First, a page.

Archive for the ‘Prescient observations’ Category
Folks, I’m happy to report that I finally got a couple of book reviews up today for both Emily St. John Mandel’s STATION ELEVEN and Rysa Walker’s TIMEBOUND. This took me a little extra time, so I decided to make them a 2-for-1 SBR special (with SBR meaning “Shiny Book Review,” as per usual).
Now, why did I like both of these novels so much? It’s simple. There’s hope there. Desperate situations, yes — two very different ones. But there’s legitimate hope, and there are people doing the best they can to foster that hope.
I am very happy I was able to review both of these today, and I do hope you will go check out my review forthwith.
This has been a very difficult week in many respects. It saw the shooting of two young journalists while on the air, which is by far the worst thing I’ve seen in many years. It also saw a lot of SF&F infighting due to the fallout after the Hugo Awards because of five categories (including the two that normally reward editors) giving out “No Awards” instead.
I prefer to talk about good things that inspire me rather than talk about distressing things that upset me. Yet it’s often the distressing things that seem to draw people to my blog for whatever reason. And the Hugo Awards controversy has drawn people like nothing else in recent memory. Only my posts on the Wisconsin recall elections rivaled the attention my little post on editing and how I felt the Hugo Awards should not have given out “No Awards” in those two editing categories received.
I wish I knew what the answers were to help heal the divide in SF&F right now. Life is so short — we saw that earlier this week in Roanoke, VA — and we need to make the most of it. Do positive things. Do creative things. Enrich ourselves. Maybe even make the world a better place because we were here.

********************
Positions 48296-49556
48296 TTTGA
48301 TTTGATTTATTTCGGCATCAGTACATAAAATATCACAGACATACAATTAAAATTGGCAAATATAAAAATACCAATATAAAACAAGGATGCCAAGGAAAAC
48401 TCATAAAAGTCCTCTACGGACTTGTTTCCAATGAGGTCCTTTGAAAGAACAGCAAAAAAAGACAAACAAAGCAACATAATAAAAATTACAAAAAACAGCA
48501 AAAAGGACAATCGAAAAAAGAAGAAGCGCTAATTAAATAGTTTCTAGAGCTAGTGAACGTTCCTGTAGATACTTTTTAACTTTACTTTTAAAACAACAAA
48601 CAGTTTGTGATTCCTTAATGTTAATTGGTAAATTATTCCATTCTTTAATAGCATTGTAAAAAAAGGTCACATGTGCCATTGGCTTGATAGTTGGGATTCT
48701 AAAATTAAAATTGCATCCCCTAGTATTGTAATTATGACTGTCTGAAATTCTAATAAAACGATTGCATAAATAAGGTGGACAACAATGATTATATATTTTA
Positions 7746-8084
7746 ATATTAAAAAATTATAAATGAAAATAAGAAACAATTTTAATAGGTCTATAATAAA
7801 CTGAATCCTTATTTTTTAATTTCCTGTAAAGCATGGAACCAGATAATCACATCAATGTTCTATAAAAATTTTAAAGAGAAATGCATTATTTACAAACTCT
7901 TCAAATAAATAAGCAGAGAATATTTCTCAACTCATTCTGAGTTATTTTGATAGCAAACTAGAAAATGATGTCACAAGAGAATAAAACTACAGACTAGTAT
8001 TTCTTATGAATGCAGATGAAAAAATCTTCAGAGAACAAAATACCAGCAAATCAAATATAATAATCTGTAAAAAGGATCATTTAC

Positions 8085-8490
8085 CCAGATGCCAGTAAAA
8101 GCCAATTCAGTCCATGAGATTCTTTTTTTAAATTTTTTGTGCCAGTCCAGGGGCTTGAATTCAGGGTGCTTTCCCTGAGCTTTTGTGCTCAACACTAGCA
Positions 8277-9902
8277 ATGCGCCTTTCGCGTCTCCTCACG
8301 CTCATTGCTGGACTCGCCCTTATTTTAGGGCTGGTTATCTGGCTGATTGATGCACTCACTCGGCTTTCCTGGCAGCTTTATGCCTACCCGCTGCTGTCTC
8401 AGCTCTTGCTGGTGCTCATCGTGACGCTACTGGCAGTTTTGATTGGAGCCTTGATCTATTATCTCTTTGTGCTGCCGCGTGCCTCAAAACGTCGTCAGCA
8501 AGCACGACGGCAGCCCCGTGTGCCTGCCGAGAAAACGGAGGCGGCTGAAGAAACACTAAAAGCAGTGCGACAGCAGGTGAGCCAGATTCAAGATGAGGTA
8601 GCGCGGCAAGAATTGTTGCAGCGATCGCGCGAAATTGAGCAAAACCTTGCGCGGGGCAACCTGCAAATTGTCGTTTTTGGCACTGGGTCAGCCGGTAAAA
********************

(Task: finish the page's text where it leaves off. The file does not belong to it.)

I fail to see how the SF&F controversy does any of that.
There are good people on both sides of this who have their backs up something fierce. But to even say that, I get dismissed by the long-term SF&F cognoscenti — not the Sad Puppies, not even the Rabid Puppies, but those who’ve been in publishing the longest.
Those are the ones who seem to be taking the gleeful attitude of, “If you aren’t with us, you’re against us. Nyah, nyah, nyah.” And that is just not acceptable for adults.
Edited to add: Before anyone else says it, I know Vox Day is also gleeful over the five “No Awards” at the Hugos. He believes he’s won. Which, if true, means this is possibly the unholiest alliance ever…but I digress.
As SF&F authors, we want people to read our books and be inspired, or taken out of their lives for a small instant so they can reflect on something else. Space travel. Worlds where Elfys, Trolls and Dwarves get along (much less Humans). Post-apocalyptic worlds. Time-travel. Machinery gone wrong. Machinery aiding space travel. What happens to the human condition when advanced biology allows a ninety-year-old woman to give birth via something akin to Lois McMaster Bujold’s uterine replicator. And so forth and so on.
I’d rather talk about what’s uplifting. Positive. Meaningful. Even educational, as bad of a rap as that gets.
Instead, I’m still talking about the Hugo Awards, because I know so many who’ve been hurt badly by this mess. (Most of them are on the Sad Puppy side. A few are on the traditional publishing side.)
I’m little-known. It may always be this way. But I write, too. I edit, too. And I have a perspective on this.
No one should be getting death threats for his or her opinion on this matter. No one should be gleeful that so many people are angry and frustrated. And no one should be happy when a bunch of authors who are skilled with words end up having to defend themselves or their positions rather than creating interesting new worlds for readers to discover.
All of this takes energy, folks. All of this takes time. And while I believe in creative dissent — how not? — I am very tired of the childishness I’ve seen from some in the long-term, traditionally published community.
While I still do not align myself with the Sad Puppies (and will never be a Rabid Puppy), I think it’s time to admit that at least some of what the Sad Puppies were talking about was the truth.